Advice on Learning Japanese
|(One intermediate revision not shown)|
|Line 77:||Line 77:|
This was posted by Mike Cash, written in 1997. The original thread is [http://www.thejapanesepage.com/forum/viewtopic.php?f=15&t=11804&
This was posted by Mike Cash, written in 1997. The original thread is [http://www.thejapanesepage.com/forum/viewtopic.php?f=15&t=11804&#p136241 here]
Current revision as of 09:42, 21 October 2008
1. If you have any choice about which textbook to use: I recommend "Learn Japanese: New College Text". This text is in four volumes (tapes available) and is published by the University of Hawaii Press. They are far superior to any of the "Learn Japanese in 10 Minutes a Day" type texts you will find. Special order them if necessary. I have encountered people who hate the text I recommend. Admittedly, it has been several years since I actively studied Japanese. There are very likely better texts available today. Search the web. Talk to people who are currently studying.
2. Whatever texts/materials you may use...DO NOT skip over the part about pronunciation. Japanese has only 5 vowel sounds. Make sure you aren't using any others. Good habits developed at this point will pay off later. There is no use working and memorizing words with the wrong pronunciations. This will only cause others trouble understanding you and you trouble understanding them.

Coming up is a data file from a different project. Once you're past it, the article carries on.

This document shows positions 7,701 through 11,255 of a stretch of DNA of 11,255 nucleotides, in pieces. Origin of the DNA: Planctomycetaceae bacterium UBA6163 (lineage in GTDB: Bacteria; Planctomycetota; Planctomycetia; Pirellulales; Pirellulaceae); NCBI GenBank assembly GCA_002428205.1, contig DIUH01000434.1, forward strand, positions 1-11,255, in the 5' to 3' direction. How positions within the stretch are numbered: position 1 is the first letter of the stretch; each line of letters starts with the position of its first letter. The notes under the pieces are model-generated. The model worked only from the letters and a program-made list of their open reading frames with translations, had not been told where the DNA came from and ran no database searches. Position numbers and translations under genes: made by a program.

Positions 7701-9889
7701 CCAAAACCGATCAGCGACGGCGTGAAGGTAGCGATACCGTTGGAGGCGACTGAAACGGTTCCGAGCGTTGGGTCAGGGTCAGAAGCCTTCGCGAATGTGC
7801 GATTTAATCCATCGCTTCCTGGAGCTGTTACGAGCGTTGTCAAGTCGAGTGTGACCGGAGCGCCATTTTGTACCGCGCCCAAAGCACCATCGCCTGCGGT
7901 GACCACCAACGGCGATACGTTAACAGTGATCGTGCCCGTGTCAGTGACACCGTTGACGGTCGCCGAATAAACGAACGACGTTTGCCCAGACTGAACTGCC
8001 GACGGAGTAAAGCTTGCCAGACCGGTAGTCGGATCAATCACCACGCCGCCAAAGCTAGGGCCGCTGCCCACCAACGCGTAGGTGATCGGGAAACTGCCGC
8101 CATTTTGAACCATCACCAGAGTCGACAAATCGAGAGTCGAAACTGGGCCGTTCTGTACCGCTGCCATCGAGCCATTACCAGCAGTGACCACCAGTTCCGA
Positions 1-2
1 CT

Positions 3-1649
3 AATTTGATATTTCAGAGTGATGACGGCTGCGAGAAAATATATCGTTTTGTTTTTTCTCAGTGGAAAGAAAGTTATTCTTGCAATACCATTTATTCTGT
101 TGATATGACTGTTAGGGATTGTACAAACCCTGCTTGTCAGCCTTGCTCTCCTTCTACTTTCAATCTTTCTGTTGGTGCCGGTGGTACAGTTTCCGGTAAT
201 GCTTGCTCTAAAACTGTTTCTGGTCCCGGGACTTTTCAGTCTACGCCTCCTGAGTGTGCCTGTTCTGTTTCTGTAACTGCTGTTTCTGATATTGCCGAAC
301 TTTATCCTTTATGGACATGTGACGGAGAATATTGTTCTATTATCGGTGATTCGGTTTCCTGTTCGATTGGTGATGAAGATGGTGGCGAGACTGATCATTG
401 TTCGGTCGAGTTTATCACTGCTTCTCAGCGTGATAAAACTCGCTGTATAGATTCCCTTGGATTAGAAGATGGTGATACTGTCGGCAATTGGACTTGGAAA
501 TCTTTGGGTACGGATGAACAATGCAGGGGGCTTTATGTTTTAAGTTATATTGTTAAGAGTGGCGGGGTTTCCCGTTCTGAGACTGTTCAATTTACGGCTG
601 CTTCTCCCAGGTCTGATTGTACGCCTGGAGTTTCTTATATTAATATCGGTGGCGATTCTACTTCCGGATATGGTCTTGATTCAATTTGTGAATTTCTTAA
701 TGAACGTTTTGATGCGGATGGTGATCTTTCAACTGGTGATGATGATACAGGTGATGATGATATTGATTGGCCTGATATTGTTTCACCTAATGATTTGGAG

3. Here are some things that tend to throw many English speakers about Japanese...
- There are no articles (a, an, the)
- In general, there are no plurals
- The present tense and the future tense are one and the same
- Adjectives conjugate, they have negative forms and past tenses just like verbs do
- The subject of the sentence can often be left out, as can other parts.
- There is no particular need to speak in "complete sentences" (From an English speaker's way of thinking)
- Some grammatical markers can be left out of the sentences if they are obvious
- Japanese has LOTS of pronouns and avoids using them whenever possible
- There are two ways of saying every verb, grammatically the same, but having different "politeness levels"
- There is a "continuative tense", so that in a string of verbs, only the final one need show whether the entire sequence is in the present/future tense or in the past tense.
4. Do the drills. No matter how boring they may be, do them. Hard work now internalizing these patterns pays off later in being able to use them without particularly thinking about them.